The results of the survey come despite autonomous-vehicle makers reporting strong signs of progress. Waymo, which started life as Google’s self-driving car project, announced in March that it’s accumulated over 5 billion miles in virtual driving and 5 million miles in real-world driving, after opening its autonomous minivan service to the public last year. Tesla CEO Elon Musk, who said in February he’s “pretty excited about how much progress we’re making on the neural net front,” has predicted autonomous driving for existing vehicles could surface in a matter of months. Companies like Aurora are predicting their systems could hit the markets in 2021.

Article continues below.

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May 24, 2018

Using the K computer, scientists predict exotic “di-Omega” particle

Posted by in categories: computing, cosmology, mathematics, particle physics, quantum physics

Based on complex simulations of quantum chromodynamics performed using the K computer, one of the most powerful computers in the world, the HAL QCD Collaboration, made up of scientists from the RIKEN Nishina Center for Accelerator-based Science and the RIKEN Interdisciplinary Theoretical and Mathematical Sciences (iTHEMS) program, together with colleagues from a number of universities, have predicted a new type of “dibaryon”—a particle that contains six quarks instead of the usual three. Studying how these elements form could help scientists understand the interactions among elementary particles in extreme environments such as the interiors of neutron stars or the early universe moments after the Big Bang.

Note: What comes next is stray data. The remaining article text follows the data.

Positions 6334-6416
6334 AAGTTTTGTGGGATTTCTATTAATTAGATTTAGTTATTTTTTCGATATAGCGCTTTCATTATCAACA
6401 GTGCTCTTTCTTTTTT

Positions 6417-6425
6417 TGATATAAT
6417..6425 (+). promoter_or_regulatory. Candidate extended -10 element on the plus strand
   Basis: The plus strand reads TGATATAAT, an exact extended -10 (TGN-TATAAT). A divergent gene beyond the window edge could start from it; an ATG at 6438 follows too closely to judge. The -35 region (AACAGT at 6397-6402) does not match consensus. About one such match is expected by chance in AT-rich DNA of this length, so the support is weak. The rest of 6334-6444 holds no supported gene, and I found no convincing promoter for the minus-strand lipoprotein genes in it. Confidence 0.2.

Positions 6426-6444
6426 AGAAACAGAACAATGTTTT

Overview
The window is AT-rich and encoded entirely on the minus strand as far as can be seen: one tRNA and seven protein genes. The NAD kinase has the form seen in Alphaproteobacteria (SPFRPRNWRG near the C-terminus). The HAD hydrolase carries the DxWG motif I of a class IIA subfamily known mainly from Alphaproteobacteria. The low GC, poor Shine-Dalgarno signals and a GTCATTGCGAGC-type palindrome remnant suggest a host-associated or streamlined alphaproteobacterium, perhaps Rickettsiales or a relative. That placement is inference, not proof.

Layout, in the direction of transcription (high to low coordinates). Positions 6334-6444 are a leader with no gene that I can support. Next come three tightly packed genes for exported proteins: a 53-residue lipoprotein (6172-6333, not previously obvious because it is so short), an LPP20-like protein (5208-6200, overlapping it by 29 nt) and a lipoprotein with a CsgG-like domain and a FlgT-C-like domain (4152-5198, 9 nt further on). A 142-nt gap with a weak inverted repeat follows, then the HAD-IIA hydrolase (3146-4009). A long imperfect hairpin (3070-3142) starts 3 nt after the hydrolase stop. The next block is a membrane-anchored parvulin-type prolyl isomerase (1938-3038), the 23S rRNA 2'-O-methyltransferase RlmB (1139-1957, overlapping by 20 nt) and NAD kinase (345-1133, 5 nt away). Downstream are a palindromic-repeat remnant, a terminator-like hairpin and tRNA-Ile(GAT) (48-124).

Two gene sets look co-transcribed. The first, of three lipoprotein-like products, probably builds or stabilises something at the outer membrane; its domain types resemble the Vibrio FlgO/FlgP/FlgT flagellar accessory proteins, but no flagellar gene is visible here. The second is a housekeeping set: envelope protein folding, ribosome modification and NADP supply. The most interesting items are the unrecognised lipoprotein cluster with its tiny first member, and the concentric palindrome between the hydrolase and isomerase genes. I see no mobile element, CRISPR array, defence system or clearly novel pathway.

Particles known as “baryons”—principally protons and neutrons—are composed of three quarks bound tightly together, with their charge depending on the “color” of the quarks that make them up. A dibaryon is essentially a system with two baryons. There is one known dibaryon in nature—deuteron, a deuterium (or heavy-hydrogen) nucleus that contains a proton and a that are very lightly bound. Scientists have long wondered whether there could be other types of dibaryons. Despite searches, no other dibaryon has been found.

The group, in work published in Physical Review Letters, has now used powerful theoretical and computational tools to predict the existence of a “most strange” dibaryon, made up of two “Omega baryons” that contain three strange quarks each. They named it “di-Omega”. The group also suggested a way to look for these strange through experiments with heavy ion collisions planned in Europe and Japan.